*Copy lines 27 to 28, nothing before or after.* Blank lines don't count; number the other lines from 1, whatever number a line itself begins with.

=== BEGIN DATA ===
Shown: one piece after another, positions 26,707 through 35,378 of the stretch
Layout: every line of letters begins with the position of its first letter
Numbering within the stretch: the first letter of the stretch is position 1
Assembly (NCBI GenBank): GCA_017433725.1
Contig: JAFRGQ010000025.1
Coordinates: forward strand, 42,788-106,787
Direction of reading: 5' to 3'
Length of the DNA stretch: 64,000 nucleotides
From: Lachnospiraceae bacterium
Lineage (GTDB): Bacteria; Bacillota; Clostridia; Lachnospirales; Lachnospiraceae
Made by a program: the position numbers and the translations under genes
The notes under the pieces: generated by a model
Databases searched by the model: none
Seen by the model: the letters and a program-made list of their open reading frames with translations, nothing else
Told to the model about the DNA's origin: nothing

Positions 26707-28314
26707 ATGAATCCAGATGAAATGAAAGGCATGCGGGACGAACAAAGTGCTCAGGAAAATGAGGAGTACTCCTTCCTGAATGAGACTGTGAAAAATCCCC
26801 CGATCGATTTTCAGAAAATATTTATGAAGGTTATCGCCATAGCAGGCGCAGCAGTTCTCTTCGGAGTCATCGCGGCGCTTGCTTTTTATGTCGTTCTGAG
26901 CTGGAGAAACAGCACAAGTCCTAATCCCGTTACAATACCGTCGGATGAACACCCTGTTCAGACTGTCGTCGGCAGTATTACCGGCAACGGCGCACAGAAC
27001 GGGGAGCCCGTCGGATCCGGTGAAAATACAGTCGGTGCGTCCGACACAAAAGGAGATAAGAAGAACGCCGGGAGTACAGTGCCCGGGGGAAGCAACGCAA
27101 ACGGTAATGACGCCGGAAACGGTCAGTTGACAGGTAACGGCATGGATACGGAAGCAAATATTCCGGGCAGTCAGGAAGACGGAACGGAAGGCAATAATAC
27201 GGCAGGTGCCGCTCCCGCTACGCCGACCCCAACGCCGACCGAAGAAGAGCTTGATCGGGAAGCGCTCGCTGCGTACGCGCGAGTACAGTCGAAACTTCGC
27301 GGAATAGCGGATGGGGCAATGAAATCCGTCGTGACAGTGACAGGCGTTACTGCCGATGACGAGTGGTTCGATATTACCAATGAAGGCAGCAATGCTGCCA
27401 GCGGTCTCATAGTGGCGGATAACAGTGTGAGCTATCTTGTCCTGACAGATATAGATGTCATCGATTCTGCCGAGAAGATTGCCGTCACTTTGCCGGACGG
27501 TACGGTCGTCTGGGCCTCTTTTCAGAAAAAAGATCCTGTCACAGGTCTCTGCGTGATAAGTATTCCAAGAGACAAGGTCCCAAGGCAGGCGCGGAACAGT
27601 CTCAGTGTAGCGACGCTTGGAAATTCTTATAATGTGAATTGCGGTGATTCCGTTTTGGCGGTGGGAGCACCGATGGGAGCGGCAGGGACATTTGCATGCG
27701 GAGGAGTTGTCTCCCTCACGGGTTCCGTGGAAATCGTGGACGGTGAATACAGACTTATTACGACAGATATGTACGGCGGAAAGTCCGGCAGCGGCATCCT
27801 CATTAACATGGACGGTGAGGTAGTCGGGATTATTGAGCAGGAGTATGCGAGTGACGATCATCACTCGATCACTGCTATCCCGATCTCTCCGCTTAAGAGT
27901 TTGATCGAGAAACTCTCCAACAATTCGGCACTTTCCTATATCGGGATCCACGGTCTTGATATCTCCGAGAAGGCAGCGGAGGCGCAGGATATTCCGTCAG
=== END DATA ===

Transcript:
27701 GAGGAGTTGTCTCCCTCACGGGTTCCGTGGAAATCGTGGACGGTGAATACAGACTTATTACGACAGATATGTACGGCGGAAAGTCCGGCAGCGGCATCCT
27801 CATTAACATGGACGGTGAGGTAGTCGGGATTATTGAGCAGGAGTATGCGAGTGACGATCATCACTCGATCACTGCTATCCCGATCTCTCCGCTTAAGAGT